Edited by Philip Mann. Published 1987. ISBN: 9780854571345.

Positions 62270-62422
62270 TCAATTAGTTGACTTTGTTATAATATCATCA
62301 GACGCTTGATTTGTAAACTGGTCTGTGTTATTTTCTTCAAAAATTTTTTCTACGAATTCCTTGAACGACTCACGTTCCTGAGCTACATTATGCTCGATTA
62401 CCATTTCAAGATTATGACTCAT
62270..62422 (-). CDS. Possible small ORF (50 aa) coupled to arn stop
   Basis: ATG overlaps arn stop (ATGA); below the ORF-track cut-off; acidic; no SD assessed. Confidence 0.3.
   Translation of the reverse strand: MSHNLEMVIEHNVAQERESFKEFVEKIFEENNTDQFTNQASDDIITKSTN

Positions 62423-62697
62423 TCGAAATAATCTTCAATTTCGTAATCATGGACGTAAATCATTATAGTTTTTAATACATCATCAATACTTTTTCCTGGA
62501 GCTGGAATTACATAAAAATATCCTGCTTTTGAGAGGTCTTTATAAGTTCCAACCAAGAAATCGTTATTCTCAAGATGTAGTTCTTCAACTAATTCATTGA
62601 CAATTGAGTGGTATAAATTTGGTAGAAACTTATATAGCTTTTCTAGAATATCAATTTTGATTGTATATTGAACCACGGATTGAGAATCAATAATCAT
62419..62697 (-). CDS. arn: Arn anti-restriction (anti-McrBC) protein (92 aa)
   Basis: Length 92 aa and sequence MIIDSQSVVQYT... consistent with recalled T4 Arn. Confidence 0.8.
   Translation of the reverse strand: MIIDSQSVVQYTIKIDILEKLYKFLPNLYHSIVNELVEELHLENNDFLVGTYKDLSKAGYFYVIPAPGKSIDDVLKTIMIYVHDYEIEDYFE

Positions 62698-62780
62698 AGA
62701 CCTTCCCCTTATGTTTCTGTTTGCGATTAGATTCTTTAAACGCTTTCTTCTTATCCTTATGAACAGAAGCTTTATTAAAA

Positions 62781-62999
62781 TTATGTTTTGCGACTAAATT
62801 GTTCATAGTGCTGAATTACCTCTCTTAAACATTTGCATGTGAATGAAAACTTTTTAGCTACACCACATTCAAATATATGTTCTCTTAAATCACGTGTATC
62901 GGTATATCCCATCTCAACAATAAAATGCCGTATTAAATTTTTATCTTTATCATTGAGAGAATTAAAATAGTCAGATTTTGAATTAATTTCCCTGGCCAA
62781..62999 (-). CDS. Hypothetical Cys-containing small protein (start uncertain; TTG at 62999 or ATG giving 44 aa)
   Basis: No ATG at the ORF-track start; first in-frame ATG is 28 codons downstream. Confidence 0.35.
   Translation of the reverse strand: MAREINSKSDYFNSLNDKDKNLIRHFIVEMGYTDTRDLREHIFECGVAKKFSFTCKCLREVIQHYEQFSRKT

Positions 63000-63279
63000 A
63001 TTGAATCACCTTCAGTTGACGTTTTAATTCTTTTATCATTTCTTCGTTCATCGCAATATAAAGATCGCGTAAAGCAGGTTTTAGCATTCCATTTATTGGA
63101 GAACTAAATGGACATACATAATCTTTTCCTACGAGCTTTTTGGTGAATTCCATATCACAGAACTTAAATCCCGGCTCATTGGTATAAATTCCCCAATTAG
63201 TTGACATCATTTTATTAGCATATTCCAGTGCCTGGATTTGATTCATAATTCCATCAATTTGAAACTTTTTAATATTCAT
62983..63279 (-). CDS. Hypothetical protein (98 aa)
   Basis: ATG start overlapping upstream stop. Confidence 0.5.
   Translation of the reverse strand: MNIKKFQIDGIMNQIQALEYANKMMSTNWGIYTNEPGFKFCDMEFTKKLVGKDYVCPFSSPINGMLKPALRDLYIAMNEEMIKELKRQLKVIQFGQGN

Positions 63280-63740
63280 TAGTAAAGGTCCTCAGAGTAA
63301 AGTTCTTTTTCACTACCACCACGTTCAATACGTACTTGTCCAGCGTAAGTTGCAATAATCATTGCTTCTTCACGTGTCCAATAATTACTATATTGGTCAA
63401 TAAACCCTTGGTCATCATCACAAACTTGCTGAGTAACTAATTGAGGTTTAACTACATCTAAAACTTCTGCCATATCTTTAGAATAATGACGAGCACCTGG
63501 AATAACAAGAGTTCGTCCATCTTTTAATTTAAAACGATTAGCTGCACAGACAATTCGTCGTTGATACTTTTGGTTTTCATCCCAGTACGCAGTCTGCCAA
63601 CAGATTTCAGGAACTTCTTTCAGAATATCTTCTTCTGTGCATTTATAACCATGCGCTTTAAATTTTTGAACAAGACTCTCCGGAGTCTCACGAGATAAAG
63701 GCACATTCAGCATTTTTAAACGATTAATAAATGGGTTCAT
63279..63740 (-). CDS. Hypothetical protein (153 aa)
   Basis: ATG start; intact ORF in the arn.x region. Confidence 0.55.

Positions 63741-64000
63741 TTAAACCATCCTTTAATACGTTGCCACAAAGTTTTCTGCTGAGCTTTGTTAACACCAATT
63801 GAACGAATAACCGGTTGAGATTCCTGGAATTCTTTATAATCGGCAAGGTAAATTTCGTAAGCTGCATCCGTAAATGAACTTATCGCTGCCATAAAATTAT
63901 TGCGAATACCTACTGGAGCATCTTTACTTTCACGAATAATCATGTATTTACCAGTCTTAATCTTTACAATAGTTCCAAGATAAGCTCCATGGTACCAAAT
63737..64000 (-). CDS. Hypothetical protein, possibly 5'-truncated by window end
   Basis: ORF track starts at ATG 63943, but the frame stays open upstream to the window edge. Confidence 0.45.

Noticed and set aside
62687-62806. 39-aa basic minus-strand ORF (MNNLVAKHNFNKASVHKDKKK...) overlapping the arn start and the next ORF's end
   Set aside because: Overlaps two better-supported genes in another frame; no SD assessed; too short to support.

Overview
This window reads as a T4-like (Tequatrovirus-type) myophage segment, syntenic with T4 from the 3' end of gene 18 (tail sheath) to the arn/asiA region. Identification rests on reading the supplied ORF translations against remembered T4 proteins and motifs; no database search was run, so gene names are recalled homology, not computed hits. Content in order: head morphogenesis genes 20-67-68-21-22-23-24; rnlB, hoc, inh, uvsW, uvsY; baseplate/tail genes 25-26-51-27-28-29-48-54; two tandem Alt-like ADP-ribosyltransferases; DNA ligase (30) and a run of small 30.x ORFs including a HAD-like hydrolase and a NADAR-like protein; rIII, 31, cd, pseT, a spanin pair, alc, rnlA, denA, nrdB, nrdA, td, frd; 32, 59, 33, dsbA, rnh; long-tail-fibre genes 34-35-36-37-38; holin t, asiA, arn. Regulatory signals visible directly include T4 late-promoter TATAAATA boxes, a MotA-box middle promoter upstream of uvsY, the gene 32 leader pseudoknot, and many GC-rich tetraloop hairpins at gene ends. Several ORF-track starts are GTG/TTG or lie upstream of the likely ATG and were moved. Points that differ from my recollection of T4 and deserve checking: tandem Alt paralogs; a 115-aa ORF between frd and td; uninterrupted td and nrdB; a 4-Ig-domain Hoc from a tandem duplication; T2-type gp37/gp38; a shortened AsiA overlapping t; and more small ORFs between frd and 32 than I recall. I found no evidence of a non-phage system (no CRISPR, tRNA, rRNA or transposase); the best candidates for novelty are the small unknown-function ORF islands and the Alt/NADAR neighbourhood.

Hugo Ball (1886-1927) is one of the most enigmatic figures of the Modernist generation. After an initial immersion in the thought of Nietzsche, he became intensely involved in avant-garde Expressionism, was attracted to Futurism, founded Dada and turned towards political journalism, only then to turn his back on the modern world and retreat into highly-structured Roman Catholic orthodoxy. This study neither attempts to reconcile Ball's earlier, 'anarchistic' life with his later, gnostic, Roman Catholicism, nor does it concentrate solely on his Dada years (1916-1917) to the neglect of what preceded and succeeded them. Instead, it attempts to look at Ball's life and works as a whole and to show how the works point beyond themselves, throwing much light on the wider problematic of European Modernism. The study reveals how the common factor underlying works as disparate as Nietzsche in Basel (1910) and Byzantinisches Christentum (1923) is Ball's continuing debate about the ontological nature of the Heraclitean flux which he perceived beneath the surface of contemporary culture.